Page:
The High Court favoured the approach that in effect, the measures under attack were not mere differentiation but discriminatory and that they must be convincingly justified because they are premised on grounds listed in section 9(3) and therefore attract an onus “that cannot be easy to discharge”. In Public Servants Association of South Africa and Others v Minister of Justice and Others, Swart J, in dealing with the “affirmative action” claim of the government in that case, adopted an equivalent route in the interpretation and application of section 8(3)(a) of the interim Constitution. I am unable to agree with that approach. Legislative and other measures that properly fall within the requirements of section 9(2) are not presumptively unfair. Remedial measures are not a derogation from, but a substantive and composite part of, the equality protection envisaged by the provisions of section 9 and of the Constitution as a whole. Their primary object is to promote the achievement of equality. To that end, differentiation aimed at protecting or advancing persons disadvantaged by unfair discrimination is warranted provided the measures are shown to conform to the internal test set by section 9(2).
Onus of proof and section 9(2)
 It seems to me plain that if restitutionary measures, even based on any of the grounds of discrimination listed in section 9(3), pass muster under section 9(2), they cannot be presumed to be unfairly discriminatory. To hold otherwise would mean that the scheme of section 9 is internally inconsistent or that the provisions of section 9(2) are a mere interpretative aid or even surplusage. I cannot accept that our Constitution at once authorises measures aimed at redress of past inequality and disadvantage but also labels them as presumptively unfair. Such an approach, at the outset, tags section 9(2) measures as a suspect category that may be permissible only if shown not to discriminate unfairly. Secondly, such presumptive unfairness would unduly require the judiciary to second guess the Legislature and the executive concerning the appropriate measures to overcome the effect of unfair discrimination.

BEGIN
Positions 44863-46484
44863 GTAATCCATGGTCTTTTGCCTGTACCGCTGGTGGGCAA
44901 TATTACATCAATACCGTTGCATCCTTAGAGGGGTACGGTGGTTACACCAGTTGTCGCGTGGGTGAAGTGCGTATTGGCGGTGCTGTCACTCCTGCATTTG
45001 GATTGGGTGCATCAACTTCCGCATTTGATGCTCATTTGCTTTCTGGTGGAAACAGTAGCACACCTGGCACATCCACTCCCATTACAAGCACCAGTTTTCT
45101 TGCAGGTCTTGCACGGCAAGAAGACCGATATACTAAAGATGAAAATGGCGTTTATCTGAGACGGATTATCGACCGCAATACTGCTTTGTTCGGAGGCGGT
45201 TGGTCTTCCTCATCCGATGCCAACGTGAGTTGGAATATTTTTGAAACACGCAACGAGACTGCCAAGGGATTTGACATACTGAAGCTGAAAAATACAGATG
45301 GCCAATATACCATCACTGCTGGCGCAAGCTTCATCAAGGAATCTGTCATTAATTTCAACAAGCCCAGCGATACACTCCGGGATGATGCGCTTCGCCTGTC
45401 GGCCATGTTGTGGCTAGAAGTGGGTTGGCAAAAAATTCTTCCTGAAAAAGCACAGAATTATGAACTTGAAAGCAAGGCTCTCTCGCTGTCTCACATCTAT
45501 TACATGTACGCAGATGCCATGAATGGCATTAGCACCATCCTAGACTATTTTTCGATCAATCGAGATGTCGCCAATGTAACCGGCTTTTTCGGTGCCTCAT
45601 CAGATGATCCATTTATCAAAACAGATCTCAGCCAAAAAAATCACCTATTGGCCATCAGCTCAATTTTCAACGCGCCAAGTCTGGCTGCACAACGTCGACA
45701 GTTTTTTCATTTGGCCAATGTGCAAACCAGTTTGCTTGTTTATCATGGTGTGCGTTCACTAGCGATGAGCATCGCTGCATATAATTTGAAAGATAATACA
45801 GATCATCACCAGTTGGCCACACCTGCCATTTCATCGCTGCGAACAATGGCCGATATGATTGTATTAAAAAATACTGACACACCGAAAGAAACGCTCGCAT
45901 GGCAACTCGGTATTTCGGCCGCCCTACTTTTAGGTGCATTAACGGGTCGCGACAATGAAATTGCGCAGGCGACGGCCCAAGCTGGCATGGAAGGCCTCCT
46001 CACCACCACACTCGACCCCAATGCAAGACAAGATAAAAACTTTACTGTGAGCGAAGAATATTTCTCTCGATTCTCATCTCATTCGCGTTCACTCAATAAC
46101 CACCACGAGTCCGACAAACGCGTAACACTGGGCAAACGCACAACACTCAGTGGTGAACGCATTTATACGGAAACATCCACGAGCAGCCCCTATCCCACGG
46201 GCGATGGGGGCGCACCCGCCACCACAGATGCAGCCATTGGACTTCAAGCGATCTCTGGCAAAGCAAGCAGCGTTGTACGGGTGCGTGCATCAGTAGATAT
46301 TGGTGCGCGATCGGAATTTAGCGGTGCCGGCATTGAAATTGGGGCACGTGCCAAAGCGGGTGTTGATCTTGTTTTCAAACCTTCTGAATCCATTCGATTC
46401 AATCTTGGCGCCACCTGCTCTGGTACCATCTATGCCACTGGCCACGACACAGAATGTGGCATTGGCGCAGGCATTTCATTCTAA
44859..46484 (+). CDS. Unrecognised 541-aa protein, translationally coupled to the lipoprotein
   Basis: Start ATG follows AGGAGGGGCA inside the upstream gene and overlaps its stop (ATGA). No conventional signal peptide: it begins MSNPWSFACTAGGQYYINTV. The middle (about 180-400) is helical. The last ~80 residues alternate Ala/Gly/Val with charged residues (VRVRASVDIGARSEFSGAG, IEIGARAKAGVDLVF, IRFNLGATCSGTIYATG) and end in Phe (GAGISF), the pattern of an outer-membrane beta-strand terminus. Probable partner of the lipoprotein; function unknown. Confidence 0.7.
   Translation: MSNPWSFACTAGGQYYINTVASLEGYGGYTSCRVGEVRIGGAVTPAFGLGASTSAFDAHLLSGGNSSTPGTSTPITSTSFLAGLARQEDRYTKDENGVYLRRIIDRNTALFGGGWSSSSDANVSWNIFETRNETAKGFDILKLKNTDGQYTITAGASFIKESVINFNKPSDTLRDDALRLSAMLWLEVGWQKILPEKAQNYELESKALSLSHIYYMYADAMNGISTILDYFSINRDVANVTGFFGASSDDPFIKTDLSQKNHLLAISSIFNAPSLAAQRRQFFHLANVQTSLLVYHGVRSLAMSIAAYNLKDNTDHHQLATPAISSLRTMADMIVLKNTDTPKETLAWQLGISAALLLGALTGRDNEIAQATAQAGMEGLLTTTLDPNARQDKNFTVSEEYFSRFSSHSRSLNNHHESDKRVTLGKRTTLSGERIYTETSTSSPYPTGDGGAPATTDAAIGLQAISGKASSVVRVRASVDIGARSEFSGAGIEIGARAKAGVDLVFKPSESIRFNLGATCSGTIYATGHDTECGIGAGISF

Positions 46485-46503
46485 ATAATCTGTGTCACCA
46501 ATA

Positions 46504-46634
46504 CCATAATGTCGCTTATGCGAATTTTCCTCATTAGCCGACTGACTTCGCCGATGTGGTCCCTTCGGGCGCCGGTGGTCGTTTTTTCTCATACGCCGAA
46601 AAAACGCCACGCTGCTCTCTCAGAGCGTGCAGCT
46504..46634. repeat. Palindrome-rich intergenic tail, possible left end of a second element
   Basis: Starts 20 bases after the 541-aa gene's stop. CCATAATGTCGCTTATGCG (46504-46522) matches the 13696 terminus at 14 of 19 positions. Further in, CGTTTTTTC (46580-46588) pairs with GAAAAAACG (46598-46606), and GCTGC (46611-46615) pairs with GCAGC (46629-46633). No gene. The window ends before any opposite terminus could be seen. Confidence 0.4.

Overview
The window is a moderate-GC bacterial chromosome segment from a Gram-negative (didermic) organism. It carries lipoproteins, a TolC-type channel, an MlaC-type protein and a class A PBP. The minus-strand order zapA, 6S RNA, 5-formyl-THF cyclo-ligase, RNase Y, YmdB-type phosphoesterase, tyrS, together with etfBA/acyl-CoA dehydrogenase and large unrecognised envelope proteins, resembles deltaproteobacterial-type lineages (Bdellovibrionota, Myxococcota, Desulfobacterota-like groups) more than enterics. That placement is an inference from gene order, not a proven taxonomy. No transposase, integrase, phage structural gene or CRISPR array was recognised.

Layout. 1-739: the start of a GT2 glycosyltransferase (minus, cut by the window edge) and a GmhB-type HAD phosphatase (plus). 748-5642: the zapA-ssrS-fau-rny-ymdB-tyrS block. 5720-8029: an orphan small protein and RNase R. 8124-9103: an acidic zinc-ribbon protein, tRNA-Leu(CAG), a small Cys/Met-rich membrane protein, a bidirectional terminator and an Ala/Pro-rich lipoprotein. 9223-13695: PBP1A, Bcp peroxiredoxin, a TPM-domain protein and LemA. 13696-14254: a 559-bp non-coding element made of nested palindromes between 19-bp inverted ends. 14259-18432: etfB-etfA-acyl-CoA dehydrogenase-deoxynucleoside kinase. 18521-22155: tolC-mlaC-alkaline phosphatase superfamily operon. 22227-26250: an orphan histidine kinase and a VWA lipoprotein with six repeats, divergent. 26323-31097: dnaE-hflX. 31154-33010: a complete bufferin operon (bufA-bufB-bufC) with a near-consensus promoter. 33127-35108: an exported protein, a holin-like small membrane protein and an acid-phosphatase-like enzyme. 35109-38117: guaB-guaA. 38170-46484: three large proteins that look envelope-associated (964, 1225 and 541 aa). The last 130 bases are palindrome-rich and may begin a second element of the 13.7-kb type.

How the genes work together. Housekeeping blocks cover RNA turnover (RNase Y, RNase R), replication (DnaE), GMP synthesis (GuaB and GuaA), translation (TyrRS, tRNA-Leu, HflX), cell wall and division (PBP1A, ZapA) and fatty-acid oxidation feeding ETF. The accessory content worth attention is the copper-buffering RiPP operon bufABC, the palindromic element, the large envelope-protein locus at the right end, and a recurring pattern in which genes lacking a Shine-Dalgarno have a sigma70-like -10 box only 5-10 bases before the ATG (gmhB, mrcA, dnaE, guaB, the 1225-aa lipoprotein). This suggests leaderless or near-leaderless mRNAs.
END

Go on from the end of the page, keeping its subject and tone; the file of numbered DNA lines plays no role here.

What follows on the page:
Following the reasoning in Public Servants Association, the High Court made much of the presumption of unfairness against the differentiated pension scheme and the burdensome onus it attracts. I have concluded that legislative and other measures, which properly fall within the provision of section 9(2), do not attract any such burden.
 It follows that the High Court is clearly mistaken in approaching this matter on the limited basis that it need not decide whether and the extent to which members of Parliament who were members of the CPF were better off than those who were not, since the applicants had omitted to make certain averments, which the court regarded as essential to discharge the section 9(5) onus.
Requirements of section 9(2)
 The pivotal enquiry in this matter is not whether the Minister and the Fund discharged the presumption of unfairness under section 9(5), but whether the measure in issue passes muster under section 9(2). If a measure properly falls within the ambit of section 9(2) it does not constitute unfair discrimination. However, if the measure does not fall within section 9(2), and it constitutes discrimination on a prohibited ground, it will be necessary to resort to the Harksen (supra) test in order to ascertain whether the measures offend the anti-discrimination prohibition in section 9(3).